Taiwan will join a global clinical trial of a biopharmaceutical drug developed to treat oral cancer, one of the participating hospitals said on Wednesday.
Eight countries, including Canada and the US, will be taking part in simultaneous phase III clinical trials beginning this month, said Hao Sheng-po (侯勝博), chief of otolaryngology at Shin Kong Wu Ho-Su Memorial Hospital.
Eight-hundred patients worldwide, including 88 in Taiwan, will be participating in the trials.
Biopharamaceuticals are drugs manufactured through the use of live organisms or their active components. Examples of these drugs include insulin and vaccines.
The importance of the new clinical trials is that the drug being tested would change the role of immunotherapy from an aid and last resort in cancer therapy to a first-stage treatment, Hao said.
In the trials, immunotherapy in the form of biopharmaceutical injections will be administered to 88 cancer patients with oral tumors, Hao said.
The aim is to strengthen the immune system against cancer before turning to traditional forms of therapy, such as surgery, chemotherapy, radiotherapy and targeted therapy, he said.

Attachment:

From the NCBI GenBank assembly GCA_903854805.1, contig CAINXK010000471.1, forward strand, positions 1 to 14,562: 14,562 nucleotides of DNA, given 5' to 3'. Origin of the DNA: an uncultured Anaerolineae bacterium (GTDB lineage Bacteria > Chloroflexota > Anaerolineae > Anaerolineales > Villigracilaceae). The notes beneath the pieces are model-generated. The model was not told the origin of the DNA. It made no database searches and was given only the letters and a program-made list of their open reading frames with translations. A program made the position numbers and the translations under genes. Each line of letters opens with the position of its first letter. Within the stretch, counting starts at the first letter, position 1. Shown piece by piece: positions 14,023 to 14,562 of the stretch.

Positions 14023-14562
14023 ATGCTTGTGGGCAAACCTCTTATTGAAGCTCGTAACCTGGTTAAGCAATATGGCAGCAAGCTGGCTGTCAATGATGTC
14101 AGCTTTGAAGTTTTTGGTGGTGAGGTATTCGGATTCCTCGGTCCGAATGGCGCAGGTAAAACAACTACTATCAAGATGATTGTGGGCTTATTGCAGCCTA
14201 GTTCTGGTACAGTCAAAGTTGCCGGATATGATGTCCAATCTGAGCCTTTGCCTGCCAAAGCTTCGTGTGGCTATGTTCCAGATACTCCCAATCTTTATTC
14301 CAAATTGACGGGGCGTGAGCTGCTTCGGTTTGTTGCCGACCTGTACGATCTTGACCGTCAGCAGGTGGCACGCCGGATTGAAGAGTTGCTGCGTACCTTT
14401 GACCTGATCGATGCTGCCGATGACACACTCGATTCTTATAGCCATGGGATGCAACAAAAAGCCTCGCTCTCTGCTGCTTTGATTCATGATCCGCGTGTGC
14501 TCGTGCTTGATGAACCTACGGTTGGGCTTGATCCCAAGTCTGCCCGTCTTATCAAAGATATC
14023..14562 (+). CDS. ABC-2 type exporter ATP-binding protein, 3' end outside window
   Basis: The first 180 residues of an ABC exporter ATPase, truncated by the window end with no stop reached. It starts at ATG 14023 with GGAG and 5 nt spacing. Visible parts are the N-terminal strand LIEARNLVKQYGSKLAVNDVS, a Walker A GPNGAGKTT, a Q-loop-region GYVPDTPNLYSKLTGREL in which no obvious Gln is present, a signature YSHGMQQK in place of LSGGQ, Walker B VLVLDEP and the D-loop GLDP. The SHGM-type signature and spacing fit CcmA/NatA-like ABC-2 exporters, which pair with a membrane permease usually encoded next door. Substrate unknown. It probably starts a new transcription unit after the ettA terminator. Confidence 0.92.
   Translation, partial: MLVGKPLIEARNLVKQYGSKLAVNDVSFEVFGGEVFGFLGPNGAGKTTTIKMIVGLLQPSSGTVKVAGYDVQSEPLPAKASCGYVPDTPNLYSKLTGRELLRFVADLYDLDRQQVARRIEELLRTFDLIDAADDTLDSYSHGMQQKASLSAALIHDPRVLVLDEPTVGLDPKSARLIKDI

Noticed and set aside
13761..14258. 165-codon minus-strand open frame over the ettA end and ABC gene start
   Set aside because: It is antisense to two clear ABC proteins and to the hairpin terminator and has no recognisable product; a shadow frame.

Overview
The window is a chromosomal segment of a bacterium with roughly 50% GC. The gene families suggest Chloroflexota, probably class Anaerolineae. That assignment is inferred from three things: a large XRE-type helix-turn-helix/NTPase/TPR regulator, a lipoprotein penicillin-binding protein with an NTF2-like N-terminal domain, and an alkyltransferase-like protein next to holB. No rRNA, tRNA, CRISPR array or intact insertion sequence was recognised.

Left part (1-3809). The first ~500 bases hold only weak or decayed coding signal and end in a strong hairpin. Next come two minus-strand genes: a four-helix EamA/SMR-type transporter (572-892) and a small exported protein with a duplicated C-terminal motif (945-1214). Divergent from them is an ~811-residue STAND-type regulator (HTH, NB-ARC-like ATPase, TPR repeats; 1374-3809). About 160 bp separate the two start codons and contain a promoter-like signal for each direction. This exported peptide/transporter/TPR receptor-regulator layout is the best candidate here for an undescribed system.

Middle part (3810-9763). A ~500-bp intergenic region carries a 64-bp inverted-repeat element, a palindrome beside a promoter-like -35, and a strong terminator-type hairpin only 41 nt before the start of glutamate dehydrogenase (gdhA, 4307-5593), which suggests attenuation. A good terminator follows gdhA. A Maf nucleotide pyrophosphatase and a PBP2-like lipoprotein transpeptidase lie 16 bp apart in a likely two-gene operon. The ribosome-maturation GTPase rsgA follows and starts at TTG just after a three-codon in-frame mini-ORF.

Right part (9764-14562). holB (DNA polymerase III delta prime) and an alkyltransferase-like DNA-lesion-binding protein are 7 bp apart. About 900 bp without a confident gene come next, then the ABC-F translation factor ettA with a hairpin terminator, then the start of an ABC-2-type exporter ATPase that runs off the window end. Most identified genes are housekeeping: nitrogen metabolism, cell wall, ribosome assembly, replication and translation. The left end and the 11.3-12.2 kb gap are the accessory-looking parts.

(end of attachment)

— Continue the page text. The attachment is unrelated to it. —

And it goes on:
The survival rates of the patients in the trials will be tracked, he said. Only patients with late-third or fourth-stage oral cancer or those who have not received chemotherapy would be allowed to participate in the clinical trials, he said.
This is because it has been found in previous research that immunotherapy tends to fail in patients who have already received traditional cancer treatments, he said.
In such cases, immunotherapy drugs are less effective because the patients’ immune systems have been battered by surgery, chemotherapy and radiotherapy, he said.
In the phase II clinical trials of the biopharmaceuticals, it was found that on average the treatment helped reduce the size of tumors in oral cancer patients by 50 percent. In 12 percent of the cases, the tumors disappeared after one month of treatment. The overall survival rate among the patients in the trial increased by 33 percent over a period of three-and-a-half years compared with the control group.
No poisoning or autoimmune disorders were observed in the first two phases of the clinical trials and other studies have indicated the biopharmaceutical drug was also found to be capable of suppressing cervical cancer.